Once you’ve crossed the border into Scotland, you will be spoilt for choice when it comes to some of the best driving routes in the motoring world.

Take your pick from majestic mountains, rolling farmland and rugged coastline – driving through Scotland’s landscapes offers something for everyone in the scenery stakes.

There were too many amazing driving roads in Scotland to make this an ultimate guide to exploring this country by road, but this fab four is a good place to start!

Edinburgh (or Glasgow) to Glencoe 

Glencoe

Whether you pick this one up from Glasgow or the compact capital of Edinburgh, the route to Glencoe National Nature Reserve is one of the most famous driving roads in Scotland. 

Towering mountains loom overhead as you wind your way through this majestic glen. If you fancy learning more about how the glen itself was formed and its historic clan connections, make a stop at Glencoe Visitor Centre.

You’ll take in the impressive sights of the Loch Lomond banks if you choose to pick up the drive from Glasgow, whereas if you choose to travel from Edinburgh you’ll pass the famous horse sculptures created by Andy Scott – The Kelpies – as well as Stirling Castle.

If that’s not enough for you, why not extend your trip and travel on to Fort William? It’s only a half hour drive from Glencoe to Fort William, and you’ll get to see Ben Nevis, the highest mountain in Britain, plus take a tour of the Ben Nevis Distillery.

Distance: 92 miles from Glasgow / 119 miles from Edinburgh

Journey time (estimated): 2 hours 10 minutes from Glasgow / 2 hours 50 minutes from Edinburgh

Aberfoyle to Callander, via the Three Lochs Forest Drive

Three Lochs Forest Drive

So many of Scotland’s best driving routes are to be found in the Highlands and this one is no different. 

It’s easy to get to – the entrance to the Three Lochs Forest Drive is accessible from the A821 (also known as the Duke’s Pass) just north of Aberfoyle.

Make your way through the woodlands of the Queen Elizabeth Forest Park on this quiet forest road which stretches for almost eight miles.

It’s worth noting the route is one-way and is only open to vehicles from March to October – it’ll cost you £2 per vehicle to drive it. 

You’ll work your way past three enchanting lochs – Lochan Reòidhte, Loch Drunkie and Loch Achray – and there are plenty of car parks along the route as well as picnic areas. 

If you fancy getting out of the car to stretch your legs, there are some short walking trails to discover as well.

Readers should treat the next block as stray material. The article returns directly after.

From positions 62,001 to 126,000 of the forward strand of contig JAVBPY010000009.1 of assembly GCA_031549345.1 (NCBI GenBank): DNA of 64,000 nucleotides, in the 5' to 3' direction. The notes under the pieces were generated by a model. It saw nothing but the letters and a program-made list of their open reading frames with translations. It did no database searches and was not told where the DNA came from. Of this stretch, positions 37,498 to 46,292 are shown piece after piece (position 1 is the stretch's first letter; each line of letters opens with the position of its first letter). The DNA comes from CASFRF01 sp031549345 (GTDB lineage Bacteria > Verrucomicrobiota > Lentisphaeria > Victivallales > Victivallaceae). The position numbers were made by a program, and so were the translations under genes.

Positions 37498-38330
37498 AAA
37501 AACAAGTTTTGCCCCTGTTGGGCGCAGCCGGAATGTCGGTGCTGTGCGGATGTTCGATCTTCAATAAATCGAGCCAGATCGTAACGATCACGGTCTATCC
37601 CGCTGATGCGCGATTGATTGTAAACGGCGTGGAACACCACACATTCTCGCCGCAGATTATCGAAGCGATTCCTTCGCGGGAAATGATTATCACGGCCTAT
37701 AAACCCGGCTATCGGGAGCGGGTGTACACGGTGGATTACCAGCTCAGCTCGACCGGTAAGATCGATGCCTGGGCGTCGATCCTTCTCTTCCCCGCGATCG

Distance: 20 miles

Journey time (estimated): 1 hour 15 minutes

Stornoway to Seilebost, Outer Hebrides

Outer Hebrides A859

It’s time to take your car on a little boat trip to discover the real far-reaching edges of Scotland!

For this Scotland driving route, you’ll need to catch a ferry from Ullapool and set sail for Stornoway in the stunning Outer Hebrides – on the Isle of Lewis to be exact.

Once you’re back on terra firma, join the A859 as you head out of the town and admire the natural beauty of the island landscapes around you as you travel down through the Isle of Lewis to the Isle of Harris.

We recommend you schedule a stop off at the Isle of Harris Distillery, to learn how whisky is made – you can’t NOT do this in Scotland! – before travelling on to Seilebost.

You’ll find the most breath-taking seascapes at Traigh Seilebost beach and on the white sands of Luskentyre.

Distance: 46 miles

Journey time (estimated driving time): 1 hour 10 minutes

Lochcarron to Applecross, via the Bealach na Bà

Lochcarron to Applecross

This one’s not for the faint hearted but it’s definitely one of the most famous driving roads in Scotland.

Beginning your journey on the shores of Loch Carron in the Western Highlands, you’ll wind your way through beautiful countryside before arriving at the famous Bealach Na Bà, also known as the Pass of the Cattle.

More commonly known as the Road to Applecross, this driving route reaches 2,053 ft (625.7 m) at its highest and once you get there, you’ll be rewarded with stunning views out across the whole of Wester Ross, the Outer Hebrides and the Isle of Skye. 

There’s plenty of tight bends and single-track road (with passing places) on this route, but the views from the top are something else.

Distance: 17 miles

Journey time (estimated): 40 minutes